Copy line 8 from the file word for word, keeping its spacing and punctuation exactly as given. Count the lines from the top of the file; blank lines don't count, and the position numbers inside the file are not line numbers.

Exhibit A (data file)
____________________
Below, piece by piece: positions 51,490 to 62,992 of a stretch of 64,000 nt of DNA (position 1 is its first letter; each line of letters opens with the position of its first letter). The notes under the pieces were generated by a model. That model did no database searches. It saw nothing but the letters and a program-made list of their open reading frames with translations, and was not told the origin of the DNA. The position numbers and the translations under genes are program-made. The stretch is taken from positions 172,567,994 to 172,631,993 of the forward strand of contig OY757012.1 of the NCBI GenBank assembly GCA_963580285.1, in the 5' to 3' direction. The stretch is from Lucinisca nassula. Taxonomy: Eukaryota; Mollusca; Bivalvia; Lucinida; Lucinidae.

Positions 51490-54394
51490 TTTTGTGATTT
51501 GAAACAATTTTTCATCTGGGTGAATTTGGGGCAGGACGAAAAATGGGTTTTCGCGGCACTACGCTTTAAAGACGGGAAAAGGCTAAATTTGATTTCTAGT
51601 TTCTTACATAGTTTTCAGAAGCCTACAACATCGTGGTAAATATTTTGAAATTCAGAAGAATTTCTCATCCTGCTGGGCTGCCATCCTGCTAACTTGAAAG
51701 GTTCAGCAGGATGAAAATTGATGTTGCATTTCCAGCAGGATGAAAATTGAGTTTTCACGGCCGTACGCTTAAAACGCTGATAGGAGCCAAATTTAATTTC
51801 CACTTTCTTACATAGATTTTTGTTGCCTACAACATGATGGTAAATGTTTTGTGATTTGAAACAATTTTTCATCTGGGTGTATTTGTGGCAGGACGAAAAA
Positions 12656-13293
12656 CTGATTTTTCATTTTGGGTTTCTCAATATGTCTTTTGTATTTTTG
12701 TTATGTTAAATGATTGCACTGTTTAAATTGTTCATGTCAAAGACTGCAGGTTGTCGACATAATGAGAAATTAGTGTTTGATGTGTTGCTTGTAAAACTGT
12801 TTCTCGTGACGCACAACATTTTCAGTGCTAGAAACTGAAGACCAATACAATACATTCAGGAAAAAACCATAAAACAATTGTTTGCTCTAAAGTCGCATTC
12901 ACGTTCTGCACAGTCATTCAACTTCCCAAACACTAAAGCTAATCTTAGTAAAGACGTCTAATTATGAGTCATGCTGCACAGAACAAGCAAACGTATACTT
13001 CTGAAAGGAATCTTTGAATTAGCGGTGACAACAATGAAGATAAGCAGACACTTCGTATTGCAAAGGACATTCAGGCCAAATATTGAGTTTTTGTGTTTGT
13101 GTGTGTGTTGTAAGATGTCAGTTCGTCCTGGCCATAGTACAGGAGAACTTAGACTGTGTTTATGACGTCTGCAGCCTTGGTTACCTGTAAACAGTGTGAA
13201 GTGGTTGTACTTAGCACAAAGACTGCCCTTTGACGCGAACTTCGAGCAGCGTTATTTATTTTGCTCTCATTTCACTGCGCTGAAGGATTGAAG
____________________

Positions 12656-13293